PubliCola The C is for Crank logo
The C Is for Crank

The Seattle Times' newest editorial columnist, Erik Smith (formerly a writer for the libertarian/conservative-leaning Washington State Wire blog), thinks there's one "rare voice" that hasn't been heard during the minimum-wage debate, and that's the voice of beleagured big businesses like Starbucks, which, Smith says, have remained silent because they fear their powerful opponents in the minimum-wage movement will call them uncaring and mean.

But Smith's here to rectify that. Calling Seattle "a city where no one has spoken for big business on the issue," Smith interviews former Starbucks president Howard Behar, who "at long last ... has had it with that talk of 'sticking it to the man.'”

“First of all, it’s not just the man anymore,” he says. “It’s the man and the woman. [Ed. Note: Profound.] But is that what we think this is about? We’re trying to get somebody?”

This is an example of your classic straw man (or woman): Put words in your opponent's mouth, then point out that those words you just made up are patently ridiculous. No one on the mayor's 24-member Income Inequality Advisory Committee—which included, incidentally, 12 business representatives—ever made the case that the city should adopt a higher minimum wage to "stick it to the man."

The arguments, in reality, were about balancing basic economic justice—the idea that a full-time job should pay enough for a person to live—with the potential impacts to businesses of going to a full $15 minimum too quickly. Hence the phased-in compromise.

But Smith is unbowed. He has anecdotes!

Well, one anecdote, anyway: "A lifetime spent in business," he writes, "tells [Behar] the Seattle plan will hurt the low-wage earners it aims to help by raising the cost of living, and driving light manufacturing and distribution jobs beyond the city limits."

It's pretty rich to hear that the life story of a single business mogul is sufficient proof that the cost of living will rise and jobs will be driven outside city limits, while the literally thousands of minimum-wage workers who have told their own life stories about what it's actually like to try to live on nine bucks an hour are irrelevant, and that it's bullying even to bring them up.

If Smith wanted to go beyond a single anecdote and look at numbers, there are two excellent recent studies he could turn to—from UC Berkeley and the University of Washington—that both demonstrate that higher minimum wages do not, in fact, "hurt ... low-wage earners" or drive jobs outside city limits.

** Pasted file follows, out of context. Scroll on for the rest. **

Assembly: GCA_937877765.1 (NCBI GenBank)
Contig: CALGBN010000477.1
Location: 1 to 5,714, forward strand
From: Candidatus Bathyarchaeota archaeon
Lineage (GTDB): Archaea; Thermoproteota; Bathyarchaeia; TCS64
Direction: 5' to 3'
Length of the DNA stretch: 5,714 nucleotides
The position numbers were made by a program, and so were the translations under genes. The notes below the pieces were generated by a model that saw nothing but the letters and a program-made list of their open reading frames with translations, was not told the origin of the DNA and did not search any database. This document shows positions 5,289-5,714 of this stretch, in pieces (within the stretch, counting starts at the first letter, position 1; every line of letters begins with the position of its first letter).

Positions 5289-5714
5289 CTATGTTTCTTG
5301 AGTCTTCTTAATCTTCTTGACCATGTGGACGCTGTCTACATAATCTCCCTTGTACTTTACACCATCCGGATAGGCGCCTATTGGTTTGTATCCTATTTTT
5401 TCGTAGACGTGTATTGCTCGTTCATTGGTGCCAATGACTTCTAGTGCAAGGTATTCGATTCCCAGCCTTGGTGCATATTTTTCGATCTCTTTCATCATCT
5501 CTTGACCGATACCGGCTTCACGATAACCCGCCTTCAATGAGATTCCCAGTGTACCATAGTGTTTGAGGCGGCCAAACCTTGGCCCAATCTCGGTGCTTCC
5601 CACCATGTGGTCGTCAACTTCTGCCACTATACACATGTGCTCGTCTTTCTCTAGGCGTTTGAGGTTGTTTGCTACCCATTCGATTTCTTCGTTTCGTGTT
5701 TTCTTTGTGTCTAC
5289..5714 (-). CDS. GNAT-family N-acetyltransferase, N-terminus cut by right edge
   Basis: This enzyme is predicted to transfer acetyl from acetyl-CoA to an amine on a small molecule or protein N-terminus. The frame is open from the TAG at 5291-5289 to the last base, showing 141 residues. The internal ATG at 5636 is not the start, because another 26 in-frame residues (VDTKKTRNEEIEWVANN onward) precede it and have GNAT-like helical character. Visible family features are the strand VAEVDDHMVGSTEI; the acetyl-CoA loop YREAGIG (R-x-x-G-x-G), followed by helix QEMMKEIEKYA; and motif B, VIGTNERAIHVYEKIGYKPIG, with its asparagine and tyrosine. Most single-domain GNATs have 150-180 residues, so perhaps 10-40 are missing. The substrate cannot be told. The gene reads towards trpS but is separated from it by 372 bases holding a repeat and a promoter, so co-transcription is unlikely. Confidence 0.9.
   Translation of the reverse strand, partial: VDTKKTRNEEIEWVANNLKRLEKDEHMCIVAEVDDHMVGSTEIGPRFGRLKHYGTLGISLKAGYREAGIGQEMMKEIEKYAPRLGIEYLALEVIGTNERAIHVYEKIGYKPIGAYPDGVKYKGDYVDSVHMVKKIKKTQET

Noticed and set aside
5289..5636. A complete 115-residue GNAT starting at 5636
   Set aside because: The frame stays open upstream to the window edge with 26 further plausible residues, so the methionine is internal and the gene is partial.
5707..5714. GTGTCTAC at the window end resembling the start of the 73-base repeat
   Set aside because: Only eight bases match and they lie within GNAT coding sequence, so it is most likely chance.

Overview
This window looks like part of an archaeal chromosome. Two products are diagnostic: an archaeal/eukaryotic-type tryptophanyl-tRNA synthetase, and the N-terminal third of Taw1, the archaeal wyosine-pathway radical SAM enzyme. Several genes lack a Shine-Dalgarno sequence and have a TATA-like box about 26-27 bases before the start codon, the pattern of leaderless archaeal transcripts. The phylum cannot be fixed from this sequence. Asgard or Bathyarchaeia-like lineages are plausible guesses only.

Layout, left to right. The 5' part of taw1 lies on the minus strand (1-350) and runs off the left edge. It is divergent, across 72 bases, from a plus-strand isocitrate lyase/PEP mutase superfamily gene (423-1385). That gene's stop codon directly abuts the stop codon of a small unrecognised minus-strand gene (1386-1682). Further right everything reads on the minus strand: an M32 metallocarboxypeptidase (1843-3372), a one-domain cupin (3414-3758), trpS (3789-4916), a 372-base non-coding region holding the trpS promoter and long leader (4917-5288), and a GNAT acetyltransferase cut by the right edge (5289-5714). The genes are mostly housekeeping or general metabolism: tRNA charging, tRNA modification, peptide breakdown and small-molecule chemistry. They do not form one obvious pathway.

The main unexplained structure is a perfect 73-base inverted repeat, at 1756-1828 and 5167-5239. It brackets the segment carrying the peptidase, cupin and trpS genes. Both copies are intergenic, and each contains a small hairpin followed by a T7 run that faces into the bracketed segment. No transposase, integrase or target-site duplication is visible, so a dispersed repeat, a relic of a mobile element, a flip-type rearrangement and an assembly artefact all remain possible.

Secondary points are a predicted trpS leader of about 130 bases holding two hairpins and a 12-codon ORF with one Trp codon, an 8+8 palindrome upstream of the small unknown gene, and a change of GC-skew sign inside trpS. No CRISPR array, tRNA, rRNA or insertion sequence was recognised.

In fact, I'd direct him to his own newspaper, which reported on the Berkeley study back in March. That study, the Times reports, found that in San Francisco, where the minimum wage is $10.74 an hour (plus paid sick leave and mandatory health care), the effects on employment of the higher minimum have been "almost none." 

"Businesses absorbed the costs through lower turnover, small price increases at restaurants, which have a high concentration of low-wage workers, and higher worker productivity, the researchers found."

Meanwhile (also according to the Seattle Times), the UW study, which focused on the characteristics of low-wage workers, concluded that a $15 wage floor would increase the pay of nearly a quarter of Seattle workers. 

Another fact: According to that same UW study, the vast majority of employees making less than $15 an hour in Seattle work in hotels, restaurants, retail, and social and educational services, not light manufacturing or distribution. The workers who would benefit from a higher minimum are the people serving you your fast food and cleaning your hotel room, not manufacturing rebar or loading boxes for Amazon.

Finally, Behar tells Smith that big businesses haven't just been denied a seat at the table next to fast-food workers; they're “scared to death. Because you know in today’s world what happens when they speak up? They are accused of being greedy, they are accused of not caring about people.”

Huh. That didn't stop a dozen business representatives from participating in the mayor's minimum-wage process—sitting down with a socialist, no less!—and coming up with a compromise solution almost everyone could agree on. Big businesses like Starbucks just have more delicate feelings than the Seattle Chamber of Commerce, the Downtown Seattle Association, and the owners of small restaurants like Tutta Bella, Lost Lake, and Ivar's, I guess. 

P.s. And Fizz gave Starbucks' Howard Schultz the mike on the minimum wage just last week. 

Seattle Met and PubliCola deliver breaking news and essential updates from around the Northwest. See an example!